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Houston Adopts Uniform Plumbing Code and Uniform Mechanical Code

Oct. 26, 2023
This adoption is an update from the 2015 editions of these codes and will go into effect Jan. 2, 2024.

HOUSTON, TX — The Houston City Council, representing the nation’s fourth most populous city, has voted to adopt the 2021 editions of the Uniform Plumbing Code (UPC®) and Uniform Mechanical Code (UMC®). This vote follows an extensive review conducted as part of the city’s Construction Code Modernization Project, which involved more than 200 community stakeholders representing more than 50 construction and industry associations.

This adoption is an update from the 2015 editions of these codes and will go into effect Jan. 2, 2024. The city of Houston has utilized the Uniform Codes since 1985.

“Our commitment to ensuring the health, safety, and welfare of our residents is unwavering,” said Houston Mayor Sylvester Turner. “Advancing from the 2015 to the 2021 base codes reaffirms that commitment and furthers our Resilient Houston plan.”

The adoption of the 2021 editions reaffirms Houston's dedication to setting high standards for construction and building maintenance, providing a safer and more sustainable living environment for all.

“We are pleased that the Houston City Council voted in favor of endorsing the continued use of the Uniform Codes, which are the preferred codes of the industry,” said Wayne Lord, business manager of Plumbers Local Union 68.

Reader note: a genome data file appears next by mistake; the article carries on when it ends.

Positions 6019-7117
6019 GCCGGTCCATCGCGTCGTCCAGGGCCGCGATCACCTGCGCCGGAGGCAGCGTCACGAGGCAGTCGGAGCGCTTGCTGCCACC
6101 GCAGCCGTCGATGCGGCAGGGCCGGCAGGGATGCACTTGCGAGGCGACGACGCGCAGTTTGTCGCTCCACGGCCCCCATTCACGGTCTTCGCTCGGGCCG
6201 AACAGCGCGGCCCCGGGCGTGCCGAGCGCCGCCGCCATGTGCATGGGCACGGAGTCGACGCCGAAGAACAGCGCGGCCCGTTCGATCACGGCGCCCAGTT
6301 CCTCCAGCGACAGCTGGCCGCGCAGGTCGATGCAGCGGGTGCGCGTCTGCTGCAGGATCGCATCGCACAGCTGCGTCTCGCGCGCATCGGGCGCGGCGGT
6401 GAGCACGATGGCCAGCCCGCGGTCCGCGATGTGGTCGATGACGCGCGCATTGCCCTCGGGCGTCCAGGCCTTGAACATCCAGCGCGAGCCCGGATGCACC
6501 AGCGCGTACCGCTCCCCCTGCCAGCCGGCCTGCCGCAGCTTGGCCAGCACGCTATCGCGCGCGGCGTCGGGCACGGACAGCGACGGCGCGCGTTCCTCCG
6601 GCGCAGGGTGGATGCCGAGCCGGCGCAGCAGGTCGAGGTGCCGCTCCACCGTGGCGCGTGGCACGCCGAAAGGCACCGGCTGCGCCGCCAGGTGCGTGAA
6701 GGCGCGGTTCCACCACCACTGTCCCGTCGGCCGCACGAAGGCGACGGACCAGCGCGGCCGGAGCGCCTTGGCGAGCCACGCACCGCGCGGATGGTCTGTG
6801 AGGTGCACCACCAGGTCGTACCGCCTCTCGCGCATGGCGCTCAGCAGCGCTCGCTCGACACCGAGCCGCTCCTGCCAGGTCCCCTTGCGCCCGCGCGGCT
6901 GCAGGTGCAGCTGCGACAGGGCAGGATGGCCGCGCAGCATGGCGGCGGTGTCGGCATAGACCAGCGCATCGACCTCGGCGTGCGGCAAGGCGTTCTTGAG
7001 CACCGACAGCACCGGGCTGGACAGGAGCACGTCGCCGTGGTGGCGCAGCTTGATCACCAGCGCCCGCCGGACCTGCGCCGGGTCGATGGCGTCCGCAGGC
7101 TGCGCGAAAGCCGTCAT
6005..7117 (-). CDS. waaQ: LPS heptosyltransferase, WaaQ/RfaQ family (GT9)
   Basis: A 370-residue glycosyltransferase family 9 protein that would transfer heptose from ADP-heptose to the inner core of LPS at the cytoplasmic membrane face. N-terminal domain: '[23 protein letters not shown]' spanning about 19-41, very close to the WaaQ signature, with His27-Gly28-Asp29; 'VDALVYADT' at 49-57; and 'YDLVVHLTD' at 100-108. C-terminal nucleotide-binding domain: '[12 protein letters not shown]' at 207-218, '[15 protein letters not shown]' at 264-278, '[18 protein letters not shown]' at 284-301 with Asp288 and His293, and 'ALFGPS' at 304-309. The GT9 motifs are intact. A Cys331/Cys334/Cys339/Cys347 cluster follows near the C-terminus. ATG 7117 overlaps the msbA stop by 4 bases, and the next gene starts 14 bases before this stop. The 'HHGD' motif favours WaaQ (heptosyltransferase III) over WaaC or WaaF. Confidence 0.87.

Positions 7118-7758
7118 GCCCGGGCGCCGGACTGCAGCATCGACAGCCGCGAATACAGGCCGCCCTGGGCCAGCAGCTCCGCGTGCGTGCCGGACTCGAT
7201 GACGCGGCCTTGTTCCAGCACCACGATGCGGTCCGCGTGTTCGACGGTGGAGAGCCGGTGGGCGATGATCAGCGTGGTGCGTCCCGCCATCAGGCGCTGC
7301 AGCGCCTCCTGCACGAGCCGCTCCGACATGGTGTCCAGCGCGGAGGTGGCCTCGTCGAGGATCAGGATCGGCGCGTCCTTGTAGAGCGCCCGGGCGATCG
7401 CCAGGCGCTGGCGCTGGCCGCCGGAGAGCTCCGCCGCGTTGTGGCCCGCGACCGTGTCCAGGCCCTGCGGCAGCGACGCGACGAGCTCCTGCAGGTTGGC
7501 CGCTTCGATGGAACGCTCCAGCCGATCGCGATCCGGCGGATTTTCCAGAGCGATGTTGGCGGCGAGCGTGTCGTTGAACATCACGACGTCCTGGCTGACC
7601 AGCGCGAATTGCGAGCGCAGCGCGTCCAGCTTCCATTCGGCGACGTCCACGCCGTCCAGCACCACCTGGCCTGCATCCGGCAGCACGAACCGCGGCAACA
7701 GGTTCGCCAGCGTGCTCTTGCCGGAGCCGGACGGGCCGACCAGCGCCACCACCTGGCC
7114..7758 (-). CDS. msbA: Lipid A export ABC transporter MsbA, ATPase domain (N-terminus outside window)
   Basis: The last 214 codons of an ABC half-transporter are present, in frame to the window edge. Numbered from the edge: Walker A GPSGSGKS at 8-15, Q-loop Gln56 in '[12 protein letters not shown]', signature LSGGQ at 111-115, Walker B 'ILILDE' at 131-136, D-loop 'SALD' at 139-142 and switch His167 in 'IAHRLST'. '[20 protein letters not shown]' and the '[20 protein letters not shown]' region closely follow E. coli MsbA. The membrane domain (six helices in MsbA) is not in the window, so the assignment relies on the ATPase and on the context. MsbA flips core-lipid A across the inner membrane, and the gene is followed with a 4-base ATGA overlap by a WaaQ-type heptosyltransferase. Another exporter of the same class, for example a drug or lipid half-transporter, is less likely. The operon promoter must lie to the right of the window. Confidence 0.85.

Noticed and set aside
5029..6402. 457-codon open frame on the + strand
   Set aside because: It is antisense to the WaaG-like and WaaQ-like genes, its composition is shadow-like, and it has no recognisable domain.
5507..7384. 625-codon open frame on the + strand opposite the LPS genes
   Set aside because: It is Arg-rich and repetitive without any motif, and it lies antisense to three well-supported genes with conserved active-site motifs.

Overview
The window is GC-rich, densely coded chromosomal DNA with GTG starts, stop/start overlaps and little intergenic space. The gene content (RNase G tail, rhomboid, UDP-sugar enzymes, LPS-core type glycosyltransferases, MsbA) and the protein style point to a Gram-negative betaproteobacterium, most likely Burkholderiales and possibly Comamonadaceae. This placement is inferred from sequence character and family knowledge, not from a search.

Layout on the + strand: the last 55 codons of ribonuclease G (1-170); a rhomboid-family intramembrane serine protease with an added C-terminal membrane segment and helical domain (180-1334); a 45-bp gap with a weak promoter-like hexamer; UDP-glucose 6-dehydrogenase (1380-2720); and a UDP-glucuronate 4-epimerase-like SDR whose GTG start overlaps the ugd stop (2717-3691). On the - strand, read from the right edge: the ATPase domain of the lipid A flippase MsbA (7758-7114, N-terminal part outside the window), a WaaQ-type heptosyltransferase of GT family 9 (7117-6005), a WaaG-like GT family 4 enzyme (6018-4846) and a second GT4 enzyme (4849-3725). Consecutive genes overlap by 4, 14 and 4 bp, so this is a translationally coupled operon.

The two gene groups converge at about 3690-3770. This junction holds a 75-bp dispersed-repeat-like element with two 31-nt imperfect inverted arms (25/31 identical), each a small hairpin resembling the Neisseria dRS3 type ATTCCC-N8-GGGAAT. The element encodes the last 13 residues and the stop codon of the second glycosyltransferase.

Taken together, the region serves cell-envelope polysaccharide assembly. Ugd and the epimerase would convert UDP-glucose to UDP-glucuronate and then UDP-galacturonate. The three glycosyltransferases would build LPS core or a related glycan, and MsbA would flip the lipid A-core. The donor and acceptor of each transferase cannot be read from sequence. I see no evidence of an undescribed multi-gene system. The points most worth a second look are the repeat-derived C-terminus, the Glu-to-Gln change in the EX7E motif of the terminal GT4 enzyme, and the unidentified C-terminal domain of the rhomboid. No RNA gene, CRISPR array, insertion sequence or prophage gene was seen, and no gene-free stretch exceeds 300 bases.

“This decision ensures safety, elevates construction standards, and aligns with the industry’s best practices,” said Josh Hollub, Plumbing-Heating-Cooling Contractors Association of Texas (PHCC) board member. 

Significant Provisions

There are many significant resilient provisions that communities can enjoy in the UPC, such as specifications to address the impact of water temperature on the potential for scalding and Legionella growth. The UPC also includes holistic provisions for storm piping materials and sizing methodologies, along with domestic water right-sizing through the addition of the Water Demand CalculatorTM(WDC) (

Other noteworthy updates in the 2021 editions include:

  • Alternate Water Sources for Nonpotable Applications
  • Nonpotable Rainwater Catchment Systems
  • Alternate Plumbing Systems
  • Potable Rainwater Catchment Systems
  • Sustainable Practices
  • Hydronic provisions for radiant heating and cooling
  • Geothermal energy systems

“It has been a pleasure to work alongside the local plumbing industry, city staff, and city council as they deliberated this important action,” said John Mata, IAPMO Field Services representative. 


Introduced in Los Angeles in 1928 and formally published as the Uniform Plumbing Code in 1945, the UPC is developed to govern the installation and inspection of plumbing systems as a means of promoting the public’s health, safety and welfare. Later published by IAPMO in 1967, the UMC provides the same governance for mechanical (HVAC, combustion, exhaust, refrigeration) systems. Developed and subsequently republished at the conclusion of each three-year code cycle, the UPC and UMC are designed to provide consumers with plumbing, heating, and mechanical systems that meet all applicable standards while, at the same time, allowing latitude for innovation and new technologies.

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